DataSheet_1_Attitudes Toward Family-Based Treatment Impact Therapists’ Intent to Change Their Therapeutic Practice for Adolescent Anorexia Nervosa.docx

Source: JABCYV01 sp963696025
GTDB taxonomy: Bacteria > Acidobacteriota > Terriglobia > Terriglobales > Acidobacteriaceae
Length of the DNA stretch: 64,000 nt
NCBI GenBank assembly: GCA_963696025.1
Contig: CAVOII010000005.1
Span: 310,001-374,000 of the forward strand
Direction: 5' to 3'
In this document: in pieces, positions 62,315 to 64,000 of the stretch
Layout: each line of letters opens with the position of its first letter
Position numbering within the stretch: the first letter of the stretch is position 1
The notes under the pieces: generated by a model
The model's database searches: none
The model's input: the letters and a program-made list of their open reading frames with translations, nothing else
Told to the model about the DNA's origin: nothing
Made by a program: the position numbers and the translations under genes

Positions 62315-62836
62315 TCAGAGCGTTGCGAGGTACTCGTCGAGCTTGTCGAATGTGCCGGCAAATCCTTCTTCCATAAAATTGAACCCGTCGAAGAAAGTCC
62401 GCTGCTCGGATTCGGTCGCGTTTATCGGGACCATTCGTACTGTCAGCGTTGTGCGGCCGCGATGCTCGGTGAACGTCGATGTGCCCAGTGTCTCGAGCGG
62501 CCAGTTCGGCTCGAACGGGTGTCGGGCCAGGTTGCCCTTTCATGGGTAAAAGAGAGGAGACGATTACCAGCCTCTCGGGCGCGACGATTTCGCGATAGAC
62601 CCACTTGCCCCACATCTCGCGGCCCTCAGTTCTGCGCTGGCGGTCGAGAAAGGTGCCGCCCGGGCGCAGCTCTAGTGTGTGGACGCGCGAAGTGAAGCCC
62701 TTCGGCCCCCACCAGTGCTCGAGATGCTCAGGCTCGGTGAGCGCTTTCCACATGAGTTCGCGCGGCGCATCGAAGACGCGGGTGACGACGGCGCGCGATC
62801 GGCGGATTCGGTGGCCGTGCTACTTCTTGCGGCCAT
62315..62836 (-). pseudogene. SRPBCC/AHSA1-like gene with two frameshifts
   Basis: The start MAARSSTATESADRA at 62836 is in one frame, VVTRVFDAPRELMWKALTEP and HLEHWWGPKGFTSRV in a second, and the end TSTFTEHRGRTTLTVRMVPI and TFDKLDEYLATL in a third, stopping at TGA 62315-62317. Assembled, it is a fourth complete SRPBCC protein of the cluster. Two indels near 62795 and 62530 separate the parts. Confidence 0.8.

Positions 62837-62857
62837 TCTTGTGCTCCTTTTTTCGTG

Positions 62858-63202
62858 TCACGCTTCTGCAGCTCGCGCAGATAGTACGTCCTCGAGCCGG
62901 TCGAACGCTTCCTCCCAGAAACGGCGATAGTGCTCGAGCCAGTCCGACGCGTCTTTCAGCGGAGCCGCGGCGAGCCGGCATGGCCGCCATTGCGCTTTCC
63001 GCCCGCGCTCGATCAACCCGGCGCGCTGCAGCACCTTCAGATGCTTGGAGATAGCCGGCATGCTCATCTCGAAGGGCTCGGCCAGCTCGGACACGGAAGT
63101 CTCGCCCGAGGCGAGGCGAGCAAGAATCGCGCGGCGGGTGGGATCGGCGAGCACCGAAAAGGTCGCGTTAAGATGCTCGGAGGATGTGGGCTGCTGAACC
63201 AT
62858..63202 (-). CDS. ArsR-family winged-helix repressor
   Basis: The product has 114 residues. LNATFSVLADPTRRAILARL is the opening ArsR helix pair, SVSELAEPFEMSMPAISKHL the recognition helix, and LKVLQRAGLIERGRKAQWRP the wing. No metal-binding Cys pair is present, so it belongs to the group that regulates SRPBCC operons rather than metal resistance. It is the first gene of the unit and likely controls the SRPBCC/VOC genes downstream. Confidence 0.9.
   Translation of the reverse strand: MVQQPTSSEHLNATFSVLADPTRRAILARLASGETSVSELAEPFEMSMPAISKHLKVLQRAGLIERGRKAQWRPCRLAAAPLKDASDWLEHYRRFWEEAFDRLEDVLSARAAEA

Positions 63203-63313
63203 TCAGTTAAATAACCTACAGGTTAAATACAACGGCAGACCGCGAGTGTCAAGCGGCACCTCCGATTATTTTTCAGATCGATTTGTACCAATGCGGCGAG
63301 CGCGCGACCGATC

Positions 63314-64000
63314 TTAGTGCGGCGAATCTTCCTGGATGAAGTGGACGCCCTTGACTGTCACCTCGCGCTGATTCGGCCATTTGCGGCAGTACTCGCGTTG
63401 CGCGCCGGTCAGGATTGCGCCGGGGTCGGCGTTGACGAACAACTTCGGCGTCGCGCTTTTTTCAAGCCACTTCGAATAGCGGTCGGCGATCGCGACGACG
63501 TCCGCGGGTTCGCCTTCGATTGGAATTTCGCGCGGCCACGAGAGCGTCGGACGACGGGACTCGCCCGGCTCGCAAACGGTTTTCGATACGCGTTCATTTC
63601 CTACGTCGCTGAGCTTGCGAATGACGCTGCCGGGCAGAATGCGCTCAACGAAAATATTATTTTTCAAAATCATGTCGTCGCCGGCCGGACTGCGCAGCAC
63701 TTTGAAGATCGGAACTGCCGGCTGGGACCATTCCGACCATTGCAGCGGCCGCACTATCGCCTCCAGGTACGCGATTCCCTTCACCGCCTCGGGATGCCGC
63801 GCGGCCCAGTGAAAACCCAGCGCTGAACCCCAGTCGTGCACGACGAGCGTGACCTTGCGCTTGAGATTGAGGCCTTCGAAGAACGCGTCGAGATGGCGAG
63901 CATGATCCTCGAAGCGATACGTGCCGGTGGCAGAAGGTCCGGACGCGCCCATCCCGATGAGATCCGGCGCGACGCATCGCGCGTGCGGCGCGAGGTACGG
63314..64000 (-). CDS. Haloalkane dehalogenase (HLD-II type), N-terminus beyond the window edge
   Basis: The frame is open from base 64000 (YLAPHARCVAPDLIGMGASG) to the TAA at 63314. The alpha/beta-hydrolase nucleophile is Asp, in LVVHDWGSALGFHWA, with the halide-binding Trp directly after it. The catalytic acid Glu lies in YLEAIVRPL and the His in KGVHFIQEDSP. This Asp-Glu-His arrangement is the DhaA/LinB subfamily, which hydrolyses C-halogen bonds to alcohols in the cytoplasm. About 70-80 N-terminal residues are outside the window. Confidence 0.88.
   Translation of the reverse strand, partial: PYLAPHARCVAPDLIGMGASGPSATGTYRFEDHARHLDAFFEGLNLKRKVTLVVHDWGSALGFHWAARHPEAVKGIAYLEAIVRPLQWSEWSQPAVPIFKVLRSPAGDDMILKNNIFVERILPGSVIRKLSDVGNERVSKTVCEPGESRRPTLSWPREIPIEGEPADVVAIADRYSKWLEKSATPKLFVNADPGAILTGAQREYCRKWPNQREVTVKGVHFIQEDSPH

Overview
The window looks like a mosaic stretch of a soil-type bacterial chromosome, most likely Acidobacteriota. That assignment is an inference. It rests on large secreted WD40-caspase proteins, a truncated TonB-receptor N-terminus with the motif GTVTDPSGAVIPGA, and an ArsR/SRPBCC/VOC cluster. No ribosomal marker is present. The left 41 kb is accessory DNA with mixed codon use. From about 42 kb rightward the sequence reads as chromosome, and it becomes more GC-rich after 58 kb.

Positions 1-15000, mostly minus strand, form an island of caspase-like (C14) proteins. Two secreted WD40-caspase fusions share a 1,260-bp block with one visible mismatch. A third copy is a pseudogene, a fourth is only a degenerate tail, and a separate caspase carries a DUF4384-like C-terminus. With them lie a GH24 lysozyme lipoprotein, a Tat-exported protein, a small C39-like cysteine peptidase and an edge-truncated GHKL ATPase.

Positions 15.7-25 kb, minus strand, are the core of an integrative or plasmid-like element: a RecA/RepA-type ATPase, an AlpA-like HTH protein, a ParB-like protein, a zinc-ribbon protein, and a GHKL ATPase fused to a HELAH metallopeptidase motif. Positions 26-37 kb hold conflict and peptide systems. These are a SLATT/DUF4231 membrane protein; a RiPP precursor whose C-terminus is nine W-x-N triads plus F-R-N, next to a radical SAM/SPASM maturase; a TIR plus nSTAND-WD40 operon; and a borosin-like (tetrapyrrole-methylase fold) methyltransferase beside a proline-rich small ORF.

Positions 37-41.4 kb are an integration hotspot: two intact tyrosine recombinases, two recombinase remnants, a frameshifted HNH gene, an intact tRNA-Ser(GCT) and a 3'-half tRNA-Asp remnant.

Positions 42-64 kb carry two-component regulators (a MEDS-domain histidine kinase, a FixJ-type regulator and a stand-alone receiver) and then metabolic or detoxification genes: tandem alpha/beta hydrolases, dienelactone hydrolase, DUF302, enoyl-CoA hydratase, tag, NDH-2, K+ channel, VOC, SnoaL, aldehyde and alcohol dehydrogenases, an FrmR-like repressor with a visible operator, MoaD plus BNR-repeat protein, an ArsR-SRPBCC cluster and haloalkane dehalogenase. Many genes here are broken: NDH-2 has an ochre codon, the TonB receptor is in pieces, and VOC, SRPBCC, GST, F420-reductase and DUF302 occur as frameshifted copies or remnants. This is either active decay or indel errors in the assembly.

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Community-based clinicians who treat patients with eating disorders rarely use empirically-supported treatments, and research demonstrates that clinicians make significant modifications when implementing family-based treatment (FBT) for anorexia nervosa. This study examined clinician attitudes toward FBT and explored the extent to which attitudes predicted intent to shift practices following training in FBT. Clinicians (N = 129) completed a standardized training in FBT for AN, either a two-day introductory training (n = 99) or a one-day “advanced” training (n = 30). Linear regressions were used to examine the association between therapists’ attitudes toward FBT and their intent to use strategies consistent with FBT in the future, adjusting for pre-training use of strategies. Providers reported very positive attitudes toward evidence-based practices in general and moderately positive attitudes toward FBT. There were no significant differences between “novice” and “advanced” providers on attitudes toward evidence-based practices or FBT (ps > .10). For the subset of providers attending their first training in FBT, more positive attitudes toward FBT significantly predicted greater intent to use FBT-consistent strategies (p = .004), and more positive attitudes toward evidence-based practice significantly predicted lesser intent to use FBT-inconsistent strategies (p = .009). This study suggests that both general attitudes toward evidence-based practice and specific attitudes toward FBT may impact implementation. Future research might examine whether a brief intervention to improve attitudes toward FBT might increase the likelihood of seeking expert consultation post-training.
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